• we coach and mentor others to support modeling, questioning, and observing practice;

then everyone knows their purpose, roles and responsibilities and is a full partner in the life of the school.

Theory of Action #3: Continuous Improvement of Teaching Expertise
If we develop and support rigorous curriculum, instruction, and assessment and accept no excuses for inaction and failure; and

  • we refocus teaching after assessing and redesign priorities around instructional needs; and
  • we embrace and incorporate digital tools to enhance collaboration and communication; and
  • we visit classrooms frequently and deliver meaningful feedback to students and teachers; and
  • we foster curricular coherence and innovation that links goals, learning tasks, and assessments around the mission, vision, and core values;

then we have established a forward-thinking culture focused on the current and future needs of each student.

Theory of Action #4: Results-Oriented Teams
If we engage a professional learning community, including varied stakeholders, in meaningful work; and

  • we monitor and support high quality, standards-aligned curriculum, instruction, and assessment; and
  • we design acceleration, not remediation, models of support for students and teachers; and
  • we collect and analyze performance data to make instructional and support decisions; and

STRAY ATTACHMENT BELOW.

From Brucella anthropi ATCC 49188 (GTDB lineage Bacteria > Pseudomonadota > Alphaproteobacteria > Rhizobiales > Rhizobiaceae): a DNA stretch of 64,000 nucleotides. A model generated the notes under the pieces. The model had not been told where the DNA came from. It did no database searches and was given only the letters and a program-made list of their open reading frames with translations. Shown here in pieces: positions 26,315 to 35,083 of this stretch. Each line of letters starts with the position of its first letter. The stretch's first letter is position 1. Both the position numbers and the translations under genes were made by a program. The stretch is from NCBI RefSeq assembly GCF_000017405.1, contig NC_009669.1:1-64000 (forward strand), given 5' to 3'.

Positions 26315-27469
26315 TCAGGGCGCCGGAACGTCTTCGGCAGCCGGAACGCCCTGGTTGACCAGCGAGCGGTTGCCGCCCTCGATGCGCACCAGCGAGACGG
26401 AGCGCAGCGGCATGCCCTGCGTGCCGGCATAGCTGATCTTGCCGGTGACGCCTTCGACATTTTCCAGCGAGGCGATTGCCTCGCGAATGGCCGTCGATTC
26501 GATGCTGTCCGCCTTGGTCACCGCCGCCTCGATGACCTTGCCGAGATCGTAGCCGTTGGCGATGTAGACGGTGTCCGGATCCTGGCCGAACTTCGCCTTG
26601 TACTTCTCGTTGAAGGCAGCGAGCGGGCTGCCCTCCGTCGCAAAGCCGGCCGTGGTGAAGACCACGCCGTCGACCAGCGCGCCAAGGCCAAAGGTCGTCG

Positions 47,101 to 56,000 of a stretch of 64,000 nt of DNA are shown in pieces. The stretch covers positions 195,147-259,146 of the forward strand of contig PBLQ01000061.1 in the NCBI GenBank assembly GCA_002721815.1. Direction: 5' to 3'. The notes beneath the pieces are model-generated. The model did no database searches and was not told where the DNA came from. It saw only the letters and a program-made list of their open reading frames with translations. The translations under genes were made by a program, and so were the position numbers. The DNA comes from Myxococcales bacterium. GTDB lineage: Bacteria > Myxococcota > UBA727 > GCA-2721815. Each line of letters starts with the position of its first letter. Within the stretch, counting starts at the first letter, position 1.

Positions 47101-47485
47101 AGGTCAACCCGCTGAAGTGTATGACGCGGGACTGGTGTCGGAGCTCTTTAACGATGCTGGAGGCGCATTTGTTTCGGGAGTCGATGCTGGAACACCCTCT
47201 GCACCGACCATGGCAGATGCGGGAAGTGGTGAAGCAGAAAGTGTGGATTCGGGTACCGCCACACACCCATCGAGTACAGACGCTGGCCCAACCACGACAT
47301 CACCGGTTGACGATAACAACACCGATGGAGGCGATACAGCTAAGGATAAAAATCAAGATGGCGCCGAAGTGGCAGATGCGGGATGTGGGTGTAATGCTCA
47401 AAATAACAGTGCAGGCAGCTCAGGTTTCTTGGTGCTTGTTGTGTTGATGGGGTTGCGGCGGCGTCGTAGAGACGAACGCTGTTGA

• we identify and develop teacher leaders including models for induction and mentoring;

then our teams can be high functioning problem solvers with accountability and authority to make shifts and decisions that support each student.


Let’s have some fun with this model to help understand its potential. I separated the verbs and the concepts from the theories of action. It makes an impressive list of attitudes, skills (verbs), and knowledge (concepts) the 21st century educational leader must have to analyze, enhance, and increase staff and student performance!

Verbs and Concepts

To demonstrate the overlap and connectivity of this model, take a verb from the first column and pair it with each concept from the concept section. Do that with the second verb, third verb, and so on. Every verb can be used with every concept and slightly shifts the meaning to become an equally important or more important idea. Examples are:

  • Model strong advocacy. Model leadership. Model being a catalyst. Model an adult professional culture. Model purpose. Model goals. Model partnerships. Model continuous improvement. Model teamwork….Model shared decisions.
  • Foster strong advocacy. Foster leadership. Foster being a catalyst. Foster an adult professional culture. Foster purpose. Foster goals. Foster partnerships. Foster continuous improvement. Foster teamwork….Foster shared decisions.
  • Embrace teamwork. Embrace equity. Embrace learning communities. Embrace digital tools. Embrace collaboration. Embrace strong advocacy. Embrace leadership. Embrace ethical practice. Embrace innovation…Embrace shared decisions.


Experts Who Have Influenced My Thinking and Actions

Theory of Action #1: Strong Advocacy and Leadership

Couros, George. The Innovator’s Mindset. San Diego, CA: Dave Burgess Consulting, 2015.